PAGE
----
New Castle News
NEW CASTLE —
New Castle teachers are educating youths charged as adults and housed in the Lawrence County jail.
District teachers are providing classroom instruction with the goal of the younger inmates receiving a high school diploma or attaining their GEDs — General Education Development certificate, the equivalent of a high school diploma.
The district is responsible for providing the education at the jail, because that facility lies within the school district boundaries, superintendent John Sarandrea explained.
Inmates under 21 years old are eligible and are given the instruction only if they desire it, he said.
If an incarcerated juvenile is from a school district outside the city and opts to take advantage of the program, that district must reimburse New Castle for that education, Sarandrea said.
Jennifer Salem, a jail treatment counselor who helps coordinate the program, praised New Castle teachers.
“They go above and beyond to help these people,” she said. “A lot of people kind of forget about these kids. New Castle does a phenomenal job.”
The jail has set aside its treatment facility as a makeshift classroom, complete with a television and dry-erase board, where the learning goes on daily.
Right now, 10 inmates are enrolled, the youngest being 17, Salem said.
They are escorted from the cell area to the classroom and taught all the courses they need to graduate. Those include math, reading, English, social studies and science.
“We do an under-21 report for anyone who comes into the jail,” Salem explained. “We talk to them about the school and we sign them up for school and fax the information to the district’s administration building and get them into classes.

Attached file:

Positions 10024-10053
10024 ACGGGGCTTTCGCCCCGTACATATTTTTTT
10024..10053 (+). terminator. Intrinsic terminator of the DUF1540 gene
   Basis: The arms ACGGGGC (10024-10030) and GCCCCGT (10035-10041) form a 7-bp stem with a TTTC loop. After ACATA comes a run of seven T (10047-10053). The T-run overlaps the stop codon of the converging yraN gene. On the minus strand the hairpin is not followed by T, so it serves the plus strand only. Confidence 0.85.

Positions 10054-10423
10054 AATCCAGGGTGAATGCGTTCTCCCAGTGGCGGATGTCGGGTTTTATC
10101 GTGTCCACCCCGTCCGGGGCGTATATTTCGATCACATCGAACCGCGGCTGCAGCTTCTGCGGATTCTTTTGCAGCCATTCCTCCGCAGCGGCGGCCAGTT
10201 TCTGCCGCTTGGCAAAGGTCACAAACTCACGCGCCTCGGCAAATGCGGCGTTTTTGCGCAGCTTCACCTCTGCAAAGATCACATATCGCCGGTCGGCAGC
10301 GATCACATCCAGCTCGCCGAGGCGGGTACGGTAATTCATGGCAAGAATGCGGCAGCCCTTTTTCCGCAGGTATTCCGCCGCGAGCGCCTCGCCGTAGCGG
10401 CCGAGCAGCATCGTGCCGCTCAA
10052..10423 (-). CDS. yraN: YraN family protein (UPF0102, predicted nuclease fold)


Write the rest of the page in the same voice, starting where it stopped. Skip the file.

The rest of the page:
“The teachers work with the students on a daily basis, get their transcripts, see where they were with their grades and help them.”
When the students have enough credits to graduate, they get diplomas or, depending on their age, a GED, she explained.
Two of the jail’s students recently received New Castle school district diplomas, she said.
Currently, the jail has 21 inmates who are younger than 21, Salem said. Two of those already have diplomas and the others already have GEDs or diplomas from other schools.
Of the 10 who are left, “no one said no to school,” she said. “Everybody wanted it.”
Earlier this month, the New Castle school board approved the prison education program for the 2013-14 school year and hired four teachers and two substitutes at a rate of $20 per hour. The instructors are Mark DeMonaco, Geri Hobel, Ralph Litrenta and Robert Natale Jr. The substitutes are Ronald DePorzio and Tom Black. The program at the jail began Monday.
Salem said the New Castle teachers “treat the kids with a lot of respect. I can’t say enough positive about how well New Castle works with us.
“If we can help these students, it’s one step closer to doing something positive with their lives,” she said. “We try to get them on the right track so they can move forward instead of backward.”
Inmates older than 21 also have a shot at an education, Salem noted. They can earn a GEDs through a different agency that works with the jail.
“They could be in their 70s and still get a GED.”